Volume 1 Supplement 1
Effects of brain hypothermia for the patients with severe head injury and post-resuscitation encephalopathy
© Current Science Ltd 1997
Published: 1 March 1997
Cerebral and extracerebral effects of mild hypothermia (core temperature 34°C) and moderate hypothermia (32°C) were studied in four patients with severe head injury and two patients in post-resuscitation encephalopathy. According to our cooling criteria, three patients applied in moderate hypothermia, and three patients who were thought to be unable to receive moderate hypothermia applied mild hypothermia. Hypothermia was induced by cooling the patient's body surface with water-circulating blankets within a mean of 6 h. The cooling period was determined with intracranial pressure (ICP) and other monitoring parameters, and the range was 35 h to 9 days. The patients were rewarmed at the rate of 0.5°C per 5 h, and the temperature change was maintained within 2°C in a day.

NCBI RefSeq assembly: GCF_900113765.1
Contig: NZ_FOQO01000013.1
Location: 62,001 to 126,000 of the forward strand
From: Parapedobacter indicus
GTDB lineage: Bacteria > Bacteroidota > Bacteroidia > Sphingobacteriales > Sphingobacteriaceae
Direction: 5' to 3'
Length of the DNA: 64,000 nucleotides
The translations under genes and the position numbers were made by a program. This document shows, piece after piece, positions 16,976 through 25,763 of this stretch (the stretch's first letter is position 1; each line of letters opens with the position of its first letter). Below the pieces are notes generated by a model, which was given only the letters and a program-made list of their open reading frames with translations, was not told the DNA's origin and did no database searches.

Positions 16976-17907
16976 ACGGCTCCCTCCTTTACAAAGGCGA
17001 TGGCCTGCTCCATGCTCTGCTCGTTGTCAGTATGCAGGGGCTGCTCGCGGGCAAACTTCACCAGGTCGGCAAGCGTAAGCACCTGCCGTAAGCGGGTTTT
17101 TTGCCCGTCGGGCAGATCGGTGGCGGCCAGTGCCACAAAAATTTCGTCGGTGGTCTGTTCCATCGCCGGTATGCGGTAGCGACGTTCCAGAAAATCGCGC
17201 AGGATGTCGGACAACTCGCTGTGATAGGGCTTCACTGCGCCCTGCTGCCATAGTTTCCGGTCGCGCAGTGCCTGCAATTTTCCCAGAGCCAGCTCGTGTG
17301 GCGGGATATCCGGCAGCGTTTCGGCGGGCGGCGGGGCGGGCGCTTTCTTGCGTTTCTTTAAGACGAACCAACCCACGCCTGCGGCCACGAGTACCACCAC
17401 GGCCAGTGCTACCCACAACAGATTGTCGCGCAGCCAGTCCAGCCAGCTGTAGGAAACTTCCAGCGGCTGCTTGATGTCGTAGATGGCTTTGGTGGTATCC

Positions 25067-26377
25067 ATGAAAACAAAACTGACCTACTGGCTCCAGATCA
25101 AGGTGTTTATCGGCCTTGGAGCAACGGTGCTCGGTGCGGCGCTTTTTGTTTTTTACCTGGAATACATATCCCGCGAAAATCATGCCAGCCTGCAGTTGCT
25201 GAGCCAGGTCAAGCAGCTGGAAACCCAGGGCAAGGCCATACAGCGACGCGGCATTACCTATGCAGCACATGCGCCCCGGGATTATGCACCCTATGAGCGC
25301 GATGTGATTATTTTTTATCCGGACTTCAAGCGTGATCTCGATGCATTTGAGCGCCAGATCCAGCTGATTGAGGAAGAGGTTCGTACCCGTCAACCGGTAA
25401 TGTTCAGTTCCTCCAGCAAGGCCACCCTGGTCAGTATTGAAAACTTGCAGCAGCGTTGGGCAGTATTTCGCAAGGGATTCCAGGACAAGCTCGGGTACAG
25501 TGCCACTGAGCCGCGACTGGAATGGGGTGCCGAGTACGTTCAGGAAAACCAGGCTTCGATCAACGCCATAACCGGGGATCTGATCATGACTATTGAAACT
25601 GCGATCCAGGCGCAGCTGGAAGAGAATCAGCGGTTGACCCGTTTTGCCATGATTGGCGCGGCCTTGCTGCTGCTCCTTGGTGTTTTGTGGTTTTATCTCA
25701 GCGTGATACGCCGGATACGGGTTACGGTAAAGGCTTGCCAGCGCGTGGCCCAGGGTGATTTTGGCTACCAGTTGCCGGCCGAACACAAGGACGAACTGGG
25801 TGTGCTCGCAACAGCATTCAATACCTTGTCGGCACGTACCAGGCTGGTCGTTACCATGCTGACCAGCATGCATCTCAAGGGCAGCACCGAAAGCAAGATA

Good recovery was observed in two out of three patients in the moderate hypothermia group, and two out of three patients in the mild hypothermia group. Two patients died from sepsis and disseminated intravascular coagulation. As to extracerebral effects, patients had more or less systemic complications, including hypotension, paralytic ileus, hypokalemia, and decrease in platelet count. The moderate hypothermia group was likely to have higher incidence and greater extent of complication.
The tendency toward better outcome may indicate that hypothermia for severe head injury and post-resuscitation encephalopathy is effective in recovering the brain damage. Further investigation for indication and method is required.